MUDVAYNE's CHAD GRAY Says Most New Music Sounds The Same: 'There's Nothing Separating One Band From Another'

January 13, 2024

In a new interview with The Underground Australia, MUDVAYNE frontman Chad Gray lamented the lack of originality of a lot of the newer hard rock and heavy metal bands, saying that there is "nothing separating one band from another". Asked about the "rebirth" of the "late '90s, early 2000s era of music" in recent years and the presence of fresh "nu metal"-inspired artists, Chad said (as transcribed by BLABBERMOUTH.NET): "Dude, maybe I shouldn't say this, but I don't give a fuck. Because I'm me and I've got stuff to say, and I'm gonna say it. Music now to me, God bless them, new bands, but they sound the same. All new music reminds me of the same fucking thing. There's nothing separating it, one band from another. It's, like, one band kinda does something, a hundred bands follow that band, then another band does something, then a hundred bands follow that band and sound just like that fucking band.

"I was on Ozzfest 2001. So you had SLIPKNOT, [MARILYN] MANSON, PAPA ROACH, DISTURBED, MUDVAYNE, DROWNING POOL… Every fucking band, every band I just named, none of them sound the same," he continued. "None of them. And I think that's why it was such a special time in music, because everybody was bringing what they were bringing to the table. You had SYSTEM OF A DOWN and shit-tons of bands, man. And all very original and all doing their own thing. We were part of that. We were more progressive than a lot of our counterparts from that era. So we were doing our own thing. Just a lot of really good fucking music and a lot of people really digging into what they were. Nobody was fucking following somebody else. We just didn't see a lot of that. A couple bands here and there, maybe, you know what I mean? But for the most part, bands were doing their own thing and really pushing the boundaries, really challenging the listener. And that's what music's all about, right? It's individuality.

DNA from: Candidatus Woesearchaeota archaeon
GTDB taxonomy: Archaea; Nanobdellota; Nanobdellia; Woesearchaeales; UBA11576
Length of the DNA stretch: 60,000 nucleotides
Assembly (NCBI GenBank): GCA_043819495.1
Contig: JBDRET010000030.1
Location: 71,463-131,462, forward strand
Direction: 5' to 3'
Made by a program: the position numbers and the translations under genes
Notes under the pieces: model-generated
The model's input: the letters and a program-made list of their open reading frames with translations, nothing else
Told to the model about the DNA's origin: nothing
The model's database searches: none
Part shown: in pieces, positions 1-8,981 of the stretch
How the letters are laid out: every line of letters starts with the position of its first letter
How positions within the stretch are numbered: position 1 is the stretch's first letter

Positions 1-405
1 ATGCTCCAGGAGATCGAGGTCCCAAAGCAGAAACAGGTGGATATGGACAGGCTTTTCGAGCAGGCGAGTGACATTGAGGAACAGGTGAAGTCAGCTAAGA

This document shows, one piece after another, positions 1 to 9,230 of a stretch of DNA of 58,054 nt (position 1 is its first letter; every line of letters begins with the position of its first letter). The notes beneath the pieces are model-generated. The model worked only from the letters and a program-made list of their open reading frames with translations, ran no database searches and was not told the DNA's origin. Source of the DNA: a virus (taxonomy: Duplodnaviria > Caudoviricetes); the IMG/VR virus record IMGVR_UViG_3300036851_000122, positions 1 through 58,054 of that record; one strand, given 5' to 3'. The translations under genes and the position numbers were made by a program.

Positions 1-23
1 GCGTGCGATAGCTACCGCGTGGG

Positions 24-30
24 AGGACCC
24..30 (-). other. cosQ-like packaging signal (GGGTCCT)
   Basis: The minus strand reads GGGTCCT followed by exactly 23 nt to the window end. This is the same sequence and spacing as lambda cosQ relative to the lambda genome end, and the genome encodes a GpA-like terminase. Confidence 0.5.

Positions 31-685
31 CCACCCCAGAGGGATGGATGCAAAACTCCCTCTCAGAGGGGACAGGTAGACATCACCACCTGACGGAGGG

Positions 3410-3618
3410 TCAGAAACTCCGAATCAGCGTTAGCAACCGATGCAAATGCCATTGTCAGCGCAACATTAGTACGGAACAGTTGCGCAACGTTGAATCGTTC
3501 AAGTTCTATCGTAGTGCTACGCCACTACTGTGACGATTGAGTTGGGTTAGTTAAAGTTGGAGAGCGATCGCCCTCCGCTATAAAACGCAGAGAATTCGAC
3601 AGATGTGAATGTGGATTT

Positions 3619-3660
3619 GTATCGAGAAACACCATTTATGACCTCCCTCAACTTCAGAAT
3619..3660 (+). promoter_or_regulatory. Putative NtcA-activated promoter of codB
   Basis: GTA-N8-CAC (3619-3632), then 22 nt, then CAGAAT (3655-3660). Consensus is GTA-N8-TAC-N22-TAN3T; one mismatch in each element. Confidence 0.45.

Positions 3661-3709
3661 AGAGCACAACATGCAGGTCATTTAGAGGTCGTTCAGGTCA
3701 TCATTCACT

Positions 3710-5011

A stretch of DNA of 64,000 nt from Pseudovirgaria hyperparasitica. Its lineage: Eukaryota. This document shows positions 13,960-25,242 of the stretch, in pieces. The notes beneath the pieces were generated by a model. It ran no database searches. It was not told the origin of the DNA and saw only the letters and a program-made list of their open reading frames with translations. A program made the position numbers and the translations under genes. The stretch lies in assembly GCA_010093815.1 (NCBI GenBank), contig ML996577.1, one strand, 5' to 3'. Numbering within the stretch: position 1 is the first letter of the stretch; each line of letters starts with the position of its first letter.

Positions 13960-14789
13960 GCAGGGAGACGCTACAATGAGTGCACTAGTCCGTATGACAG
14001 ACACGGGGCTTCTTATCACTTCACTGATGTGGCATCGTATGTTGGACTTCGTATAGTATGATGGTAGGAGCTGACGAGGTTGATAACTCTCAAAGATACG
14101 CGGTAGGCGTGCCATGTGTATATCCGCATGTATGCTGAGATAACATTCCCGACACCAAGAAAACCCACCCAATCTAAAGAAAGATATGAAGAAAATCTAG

"I am Chad Gray and what I do is me," he added. "But the things that make me Chad Gray are James Hetfield, Layne Staley, Phil Anselmo, blah, blah, blah, blah, blah. I could fucking go down the list and name you probably 50 different singers that I — Chris Cornell —that I used to sing every fucking thing that they ever put out in their songs and on their albums. And I've taken all that influence that inspired me so much to want to do what I do and I've processed that inside of myself. And now all those people that I'm talking about, they come out as Chad Gray from me. You know what I mean? I feel like that's what everybody was doing. I mean, the only way you can have it be music, be that pure and true is if people are drawing from their influence. All these influences create who they are and what they contribute to the musical equation. I did what I did and I contributed what I contributed, but I couldn't have contributed what I contributed without the people that influenced me. And I couldn't have contributed what I contributed if I didn't learn and sing along with every single one of those fucking people that I mentioned. So I think there was a lot of that going on. I think there was a lot of people that weren't looking like… What bands do when they look at this new band and everybody follows that new band, it's not even an influence really because they're current. My influences, even when I came out in 2001, with [MUDVAYNE's debut album] 'L.D. 50', my influences were from 1981, 1983 — like 20 years, almost 20 years prior of me dropping my first album. I wasn't ripping off a band from 1999 and releasing my album in 2001. My influences were long — my influences were 18, 19, 20 years. The people that inspired me — James Hetfield with his 'yellody', the way that James — he basically yelled in key, which I do a lot in my music. And my scream. I definitely think of all the screamer people — Philip Anselmo. It's my scream now, but it started being his scream. I just took it and twisted it and made it something else."